Warfarin, sold under the brand name Coumadin among others, is a medication that is used as an anticoagulant (blood thinner). It is commonly used to treat blood clots such as deep vein thrombosis and pulmonary embolism and to prevent stroke in people who have atrial fibrillation, valvular heart disease or artificial heart valves. Less commonly it is used following ST-segment elevation myocardial infarction (STEMI) and orthopedic surgery. It is generally taken by mouth but may also be used by injection into a vein.
|Trade names||Coumadin, others|
|By mouth or intravenous|
|Bioavailability||79-100% (by mouth)|
|Metabolism||Liver: CYP2C9, 2C19, 2C8, 2C18, 1A2 and 3A4|
|Elimination half-life||1 week (active half-life is 20-60 hours)|
|CompTox Dashboard (EPA)|
|ECHA InfoCard||100.001.253 |
|Chemical and physical data|
|Molar mass||308.333 g·mol−1|
|3D model (JSmol)|
The common side effect is bleeding. Less common side effects may include areas of tissue damage and purple toes syndrome. Use is not recommended during pregnancy. It is recommended that the effects of warfarin typically be monitored by checking prothrombin time (INR) every one to four weeks. Many other medications and dietary factors can interact with warfarin, either increasing or decreasing its effectiveness. The effects of warfarin may be reversed with phytomenadione (vitamin K1), fresh frozen plasma, or prothrombin complex concentrate.
Warfarin decreases blood clotting by blocking an enzyme called vitamin K epoxide reductase that reactivates vitamin K1. Without sufficient active vitamin K1, clotting factors II, VII, IX, and X have decreased clotting ability. The anticlotting protein C and protein S are also inhibited but to a lesser degree. A few days are required for full effect to occur and these effects can last for up to five days.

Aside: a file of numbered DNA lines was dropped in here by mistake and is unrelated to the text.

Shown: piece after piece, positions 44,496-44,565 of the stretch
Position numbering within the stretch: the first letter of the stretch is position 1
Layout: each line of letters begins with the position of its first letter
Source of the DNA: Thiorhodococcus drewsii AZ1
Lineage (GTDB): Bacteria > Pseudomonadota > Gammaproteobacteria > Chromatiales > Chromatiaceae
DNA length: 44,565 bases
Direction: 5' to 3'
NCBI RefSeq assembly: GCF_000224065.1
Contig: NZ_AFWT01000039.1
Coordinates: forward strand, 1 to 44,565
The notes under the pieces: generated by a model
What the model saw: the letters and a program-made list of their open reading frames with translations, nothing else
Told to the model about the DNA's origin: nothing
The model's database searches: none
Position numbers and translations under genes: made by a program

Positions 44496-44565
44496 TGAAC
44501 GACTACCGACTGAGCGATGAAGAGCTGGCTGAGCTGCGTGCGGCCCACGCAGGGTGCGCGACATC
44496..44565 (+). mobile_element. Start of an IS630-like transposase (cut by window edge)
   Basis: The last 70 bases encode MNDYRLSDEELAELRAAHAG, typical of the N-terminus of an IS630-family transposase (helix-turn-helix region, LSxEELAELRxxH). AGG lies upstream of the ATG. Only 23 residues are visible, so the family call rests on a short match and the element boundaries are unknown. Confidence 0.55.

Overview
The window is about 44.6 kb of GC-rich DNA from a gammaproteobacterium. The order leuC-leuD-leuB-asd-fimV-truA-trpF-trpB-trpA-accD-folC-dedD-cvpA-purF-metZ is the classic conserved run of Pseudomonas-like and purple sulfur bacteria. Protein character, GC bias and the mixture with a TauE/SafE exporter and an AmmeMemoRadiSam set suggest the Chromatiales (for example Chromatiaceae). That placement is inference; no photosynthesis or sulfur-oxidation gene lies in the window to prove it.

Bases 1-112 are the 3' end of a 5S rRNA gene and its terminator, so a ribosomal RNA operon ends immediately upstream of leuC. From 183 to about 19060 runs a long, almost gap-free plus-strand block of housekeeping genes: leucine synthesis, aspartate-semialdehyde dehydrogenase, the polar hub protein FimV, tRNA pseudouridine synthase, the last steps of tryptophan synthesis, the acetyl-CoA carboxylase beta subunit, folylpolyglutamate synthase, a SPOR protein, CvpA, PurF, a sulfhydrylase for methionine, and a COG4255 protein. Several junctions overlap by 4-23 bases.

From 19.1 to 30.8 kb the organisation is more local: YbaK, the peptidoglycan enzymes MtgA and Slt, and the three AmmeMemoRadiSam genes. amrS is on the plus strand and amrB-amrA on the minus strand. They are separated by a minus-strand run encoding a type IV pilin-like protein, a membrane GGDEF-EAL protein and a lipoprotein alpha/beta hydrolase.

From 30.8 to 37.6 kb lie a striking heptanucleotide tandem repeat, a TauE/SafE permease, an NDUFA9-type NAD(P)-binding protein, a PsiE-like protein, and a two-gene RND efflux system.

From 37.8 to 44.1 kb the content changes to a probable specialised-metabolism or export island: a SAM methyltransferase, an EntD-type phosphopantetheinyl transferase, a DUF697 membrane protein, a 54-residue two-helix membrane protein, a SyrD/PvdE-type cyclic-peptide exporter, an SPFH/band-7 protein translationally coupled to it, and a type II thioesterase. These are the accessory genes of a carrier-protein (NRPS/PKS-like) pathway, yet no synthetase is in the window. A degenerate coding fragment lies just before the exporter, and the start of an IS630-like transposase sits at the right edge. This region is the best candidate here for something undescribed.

Warfarin first came into commercial use in 1948 as a rat poison. In 1954 it was approved for medical use in the United States. It is on the World Health Organization's List of Essential Medicines, the most effective and safe medicines needed in a health system. Warfarin is available as a generic medication. The wholesale cost in the developing world is about US$1.12 to 7.20 for a typical month of treatment. In the United States it usually costs less than $25 a month. In 2016 it was the 41st most prescribed medication in the United States with more than 18 million prescriptions.
Warfarin is used to decrease the tendency for thrombosis or as secondary prophylaxis (prevention of further episodes) in those individuals who have already formed a blood clot (thrombus). Warfarin treatment can help prevent formation of future blood clots and help reduce the risk of embolism (migration of a thrombus to a spot where it blocks blood supply to a vital organ).
Warfarin is best suited for anticoagulation (clot formation inhibition) in areas of slowly running blood (such as in veins and the pooled blood behind artificial and natural valves) and in blood pooled in dysfunctional cardiac atria. Thus, common clinical indications for warfarin use are atrial fibrillation, the presence of artificial heart valves, deep venous thrombosis, and pulmonary embolism (where the embolized clots first form in veins). Warfarin is also used in antiphospholipid syndrome. It has been used occasionally after heart attacks (myocardial infarctions), but is far less effective at preventing new thromboses in coronary arteries. Prevention of clotting in arteries is usually undertaken with antiplatelet drugs, which act by a different mechanism from warfarin (which normally has no effect on platelet function). It can be used to treat people following an ischemic strokes due to atrial fibrillation, though direct oral anticoagulants (DOAC) may offer increased benefits.